In nearly six decades of sharing my life and home with non-human animals, I have yet to experience the passing of a pet who simply went to sleep and never woke up. I have, of course, read of these miraculously peaceful passings many times, and if they do, in fact, occur, they are not the intended topic of this essay.
I much more frequently encounter pleas on pet-related forums asking for advice regarding end-of-life decisions for companion animals. Distraught caretakers struggle with this final, irrevocable resolution. They seek out and cling to any justification to avoid enacting euthanasia. And why wouldn’t they? The responsibility for ending a beloved life is, and should be, profound, solemn, and emotionally consuming. And so, the oft asked question when one is faced with a pet nearing death:
Should I euthanize or just let nature take its course?
This question, frankly, makes me crazy. It suggests that there is a way to avoid assuming responsibility for the manner in which our companion animals pass from this life, when, in fact, such responsibility is unavoidable. The first time we feed, shelter, vaccinate, or treat an animal for illness or injury, we effectively cut “nature” out of the equation. In practical terms, we spend the lifetime of the animal doing everything in our power to minimize or eliminate the effects of nature on that animal’s life.
Nature does not allow animals to linger through old age or prolonged illness or injury. Nature culls animals as soon as such infirmities occur, and that culling is often violent or painful. But that is not the fate of most companion animals under the care of humans. We go to extraordinary lengths and expense to provide our companions with extended happy and healthy lives that no wild animal will ever be likely to experience. Our pets are fed and maintained even when they wouldn’t be able to provide successfully for themselves in a natural state. Our pets, in effect, lead entirely unnatural lives.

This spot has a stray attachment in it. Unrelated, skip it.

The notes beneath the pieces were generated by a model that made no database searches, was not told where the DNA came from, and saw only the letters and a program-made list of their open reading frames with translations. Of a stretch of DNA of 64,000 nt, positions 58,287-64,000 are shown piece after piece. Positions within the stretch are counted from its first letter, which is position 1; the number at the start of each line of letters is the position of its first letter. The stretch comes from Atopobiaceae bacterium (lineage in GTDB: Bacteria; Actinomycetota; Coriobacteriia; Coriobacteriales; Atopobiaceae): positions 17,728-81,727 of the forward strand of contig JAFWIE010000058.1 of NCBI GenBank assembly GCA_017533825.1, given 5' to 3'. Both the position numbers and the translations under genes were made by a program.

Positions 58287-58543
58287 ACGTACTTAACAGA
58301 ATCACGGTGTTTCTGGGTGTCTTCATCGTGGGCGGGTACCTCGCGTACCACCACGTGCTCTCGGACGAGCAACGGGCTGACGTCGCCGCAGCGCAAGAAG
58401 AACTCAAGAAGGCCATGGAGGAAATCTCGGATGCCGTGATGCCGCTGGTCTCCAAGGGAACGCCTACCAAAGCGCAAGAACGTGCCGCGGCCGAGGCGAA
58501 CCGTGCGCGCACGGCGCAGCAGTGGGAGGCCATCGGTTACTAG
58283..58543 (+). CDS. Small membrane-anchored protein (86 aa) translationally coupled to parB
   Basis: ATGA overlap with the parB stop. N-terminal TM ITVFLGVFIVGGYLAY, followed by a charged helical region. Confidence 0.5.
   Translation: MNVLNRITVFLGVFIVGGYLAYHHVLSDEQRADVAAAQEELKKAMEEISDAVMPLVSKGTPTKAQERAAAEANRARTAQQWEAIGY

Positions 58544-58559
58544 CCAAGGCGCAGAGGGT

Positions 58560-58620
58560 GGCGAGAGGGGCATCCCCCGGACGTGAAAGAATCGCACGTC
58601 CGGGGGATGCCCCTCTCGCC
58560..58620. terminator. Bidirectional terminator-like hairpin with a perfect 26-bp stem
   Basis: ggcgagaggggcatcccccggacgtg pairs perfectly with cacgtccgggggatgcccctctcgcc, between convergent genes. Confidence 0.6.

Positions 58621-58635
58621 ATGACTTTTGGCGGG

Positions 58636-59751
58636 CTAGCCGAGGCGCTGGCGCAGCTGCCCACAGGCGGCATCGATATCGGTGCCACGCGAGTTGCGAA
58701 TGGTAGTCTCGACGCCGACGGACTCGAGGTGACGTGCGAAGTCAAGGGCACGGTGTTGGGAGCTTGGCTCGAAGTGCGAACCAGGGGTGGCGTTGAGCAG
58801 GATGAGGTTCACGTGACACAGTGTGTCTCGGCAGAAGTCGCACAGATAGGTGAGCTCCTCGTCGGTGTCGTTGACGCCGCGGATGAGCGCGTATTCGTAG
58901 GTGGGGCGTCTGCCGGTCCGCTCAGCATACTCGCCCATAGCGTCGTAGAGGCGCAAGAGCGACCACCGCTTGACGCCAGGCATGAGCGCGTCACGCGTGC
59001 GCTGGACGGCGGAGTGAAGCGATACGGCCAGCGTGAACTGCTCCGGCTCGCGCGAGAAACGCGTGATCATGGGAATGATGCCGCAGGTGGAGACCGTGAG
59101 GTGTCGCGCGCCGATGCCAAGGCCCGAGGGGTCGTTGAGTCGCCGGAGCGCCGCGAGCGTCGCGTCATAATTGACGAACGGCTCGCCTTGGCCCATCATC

It is therefore unrealistic and, in many cases, erringly cruel to expect nature to step in at the end of a wholly unnatural life to provide any sort of humane end. There is no natural death for companion animals. Death in companion animals is likely to be as extended a process as is life. And so, the question realistically asks:
Should I provide an assisted death, or should I withhold assistance?
When we assume responsibility for an animal’s life, we also assume responsibility for that animal’s death. We can opt to provide a quick, humane euthanasia when the animal’s physical condition is no longer compatible with an acceptable quality of life, or we can choose to do nothing and wait for our companion’s body to deteriorate to the point of death. If we remove the convenient scapegoat, “nature”, from the conversation, the choice becomes more clear, though no less heart-wrenching. An assisted, humane passing is our ultimate responsibility and final compensation for a lifetime of devoted companionship.